Bradley (1908) wrote of a Rabbi Helon who was the procurer of the ass that Jesus rode during his triumphal entry into Jerusalem.

Noncanonical Biblical texts

In his book Helon's Pilgrimage to Jerusalem: A Picture of Judaism in the Century which Preceded the Advent of Our Saviour (1824), the German novelist and Judaic writer Gerhard 'Friedrich' Abraham Strauss (1786–1863) wrote:

Joppa is where the keeper of the genealogical register of the (Helon family) dwelt. but he was gone to Ziklag. Arriving in Ziklag the genealogist showed the pedigree of his family to Helon. Helon had been found to be of pure descent.

Kettel (1847) describes Helon as a Rabbi of high birth and a Member of the Sanhedrin who was present at the questioning of a man who calls himself Christ. Helon became a leper. He had a wife named Sarai (p. 251), a son Benaiah the younger (p. 349) and a daughter Miriam (pp. 353–354).

In an allegory penned in 1863, the author I.E.P. alludes to the leper Helon, then resident in a pleasant village in one of the western counties of England, as being a captive and wandering jew.

English novelist and Judaic writer Grace Aguilar wrote in her short composition Helon: A Fragment of Jewish History (1902) describing Helon as a Jewish minstrel living near the Rhine river at the start of Spring, close to the end of the eleventh century.

In Jesus of Nazareth: A Life (Bradley, 1908), Helon is described as:

A Rabbi and Zealot from Babylonia. He was a Scribe in his own country, one of the very few of his class who had anywhere joined the Zealots; and with all the trained subtlety and acumen of the accomplished lawyer that he was, he presented to Jesus the claims of the Zealots. Helon had procured an ass and foal, and had them at the turn of the road where Jerusalem in all its glory first comes in view; the ass that Jesus would ride on Palm Sunday.

In the chapter Mary and Helon, Helon is characterised as:

Artful and .. with little faith in Jesus, (Helon) would glady have discarded him altogether. Helon tried to manipulate Mary of Magdala to bribe Jesus to initiate a physical uprising.

Geographical associations

Helon is also the name of a Ukrainian beer brewed in Poltava by the PAT Firm Poltavpivo (ПАТ Фірма Полтавпиво). The Helon branded beer features, most significantly, a golden Scythian stag couchant which is consistent with the assertion of the American professor of history, political science, and Chair of Ukrainian Studies at the University of Toronto Paul Magocsi, et al. that Helons were Scythians:

The Scythians themselves also established fortified centers to coordinate their trade. [One of the] largest of these [was] Helon/Bil'sk.

Vasyl Yakovych Schevchuk, Doctor of Economic Sciences, Professor, President of the International Dnipro (Black Sea) Fund, and Minister of the Environment and Natural Resources of Ukraine (et al.) wrote in 2005 that:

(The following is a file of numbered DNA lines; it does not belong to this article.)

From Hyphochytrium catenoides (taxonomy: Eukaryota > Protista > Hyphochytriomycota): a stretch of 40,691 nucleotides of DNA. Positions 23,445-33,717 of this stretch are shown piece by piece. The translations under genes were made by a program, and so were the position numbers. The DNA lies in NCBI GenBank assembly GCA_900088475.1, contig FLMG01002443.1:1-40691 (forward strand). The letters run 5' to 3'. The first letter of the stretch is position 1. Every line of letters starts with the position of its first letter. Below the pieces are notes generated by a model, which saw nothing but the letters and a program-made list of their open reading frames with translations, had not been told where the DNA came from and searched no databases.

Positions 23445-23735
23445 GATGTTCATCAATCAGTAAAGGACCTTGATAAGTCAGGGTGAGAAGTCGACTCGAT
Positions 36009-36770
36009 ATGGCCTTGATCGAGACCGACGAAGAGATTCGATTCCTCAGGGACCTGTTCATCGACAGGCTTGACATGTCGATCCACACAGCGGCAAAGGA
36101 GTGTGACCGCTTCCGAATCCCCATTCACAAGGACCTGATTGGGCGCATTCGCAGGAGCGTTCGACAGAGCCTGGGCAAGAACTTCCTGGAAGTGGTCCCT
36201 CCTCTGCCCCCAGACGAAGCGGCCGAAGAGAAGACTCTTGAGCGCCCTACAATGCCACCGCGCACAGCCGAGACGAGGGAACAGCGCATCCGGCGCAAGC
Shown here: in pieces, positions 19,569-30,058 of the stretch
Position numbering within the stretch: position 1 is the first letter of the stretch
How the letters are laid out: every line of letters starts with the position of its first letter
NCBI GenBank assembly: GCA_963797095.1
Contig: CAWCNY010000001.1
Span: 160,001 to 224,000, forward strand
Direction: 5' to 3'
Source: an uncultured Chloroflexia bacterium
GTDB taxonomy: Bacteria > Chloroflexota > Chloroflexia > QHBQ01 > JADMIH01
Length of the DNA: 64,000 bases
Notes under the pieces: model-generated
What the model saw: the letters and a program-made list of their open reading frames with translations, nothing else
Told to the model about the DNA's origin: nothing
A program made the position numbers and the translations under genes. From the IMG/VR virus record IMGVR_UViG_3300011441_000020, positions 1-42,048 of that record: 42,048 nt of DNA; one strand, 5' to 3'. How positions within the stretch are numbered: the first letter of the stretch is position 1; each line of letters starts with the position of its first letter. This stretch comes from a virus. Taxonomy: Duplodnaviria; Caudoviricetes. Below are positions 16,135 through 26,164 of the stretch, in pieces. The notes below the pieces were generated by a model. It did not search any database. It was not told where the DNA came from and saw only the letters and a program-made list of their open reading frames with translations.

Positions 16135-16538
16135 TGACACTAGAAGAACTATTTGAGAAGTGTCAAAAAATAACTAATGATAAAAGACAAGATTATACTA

On the territory of Belske, in an ancient town (Poltava Oblast), which was the location of the legendary capital of the forest-steppe Scythian Helon tribes depicted by Herodotus, some relics have been found - an antique ring made by an Ionian craftsman, as well Phoenician perfumes (sic) phials.

The Gelonians (or Geloni), also known as Helonians (or Heloni), whom could plausibly be the (Lat.) Helonitarum (Helonites) of Numbers 26:26, are mentioned as a nation in northwestern Scythia by Herodotus who stated that:

The Gelonians are actually Greek in their origins, descended from Hellenes who moved from their trading posts and settled among the Boudinoi. Their language is part Scythian, part Greek. There is a city among them called Gelonos (Her. IV, 108).

According to Schevchuk, et al.:

The lands along the Dnipro are saturated with the spirit of numerous civilisations that succeeded one another from the East as well as the West. Contemporary factual research will be of primary importance in determining the spiritual identity of the Indo-European cultural settlements, as well as the mysterious relationship between the Slavonic, Hindu, and Greek cultures. It will solve the riddle of the Scythian Hellenes, the mystery of the Helons of the Dnipro lands and their Dionysian cult, as well as other manifestations of Greek myths and rituals of unknown origin.

The timber-walled Scythian city of Helon is currently being reconstructed at (Більське городище) Belskoye (Belsk/Bil'sk), Kotelva district, Poltava, Ukraine (latitude 50° 05'N X longitude 34°38'E).

Helon is also the name of a town in Bhamo District, Momauk, Kachin State, Burma (latitude 24° 20' 0"N X longitude 97° 17' 0"E.) at altitude 102 metres (337 feet) above sea level.

Botany

In keeping with traits indicative of water, the name Helon has been used as the derivation of some botanical genera including the hardy perennial Helonias bullata Linnaeus (the Swamp Pink Lily, or Bog Candle), of the Liliaceae family, and the perennial Heloniopsis Orientalis (the Oriental Swamp Pink Lily herb) of the family Liliaceae-Melanthiaceae.

  • Helonias; from the Greek word helos, swamp, the natural habitat of the plant.
  • Heloniopsis; from Helonias and Greek opsis, resemblance.
  • People with the name Helon

    Surname:

  • George William Helon (born 1965); Freeman of the City of London, Polish, Australian and Aboriginal author, etymologist, ethnographer, historian, genealogist and political aspirant and monarchist.
  • Christian Name:

  • Helon Habila (born 1967); Nigerian novelist and poet.
  • References

    Helon Wikipedia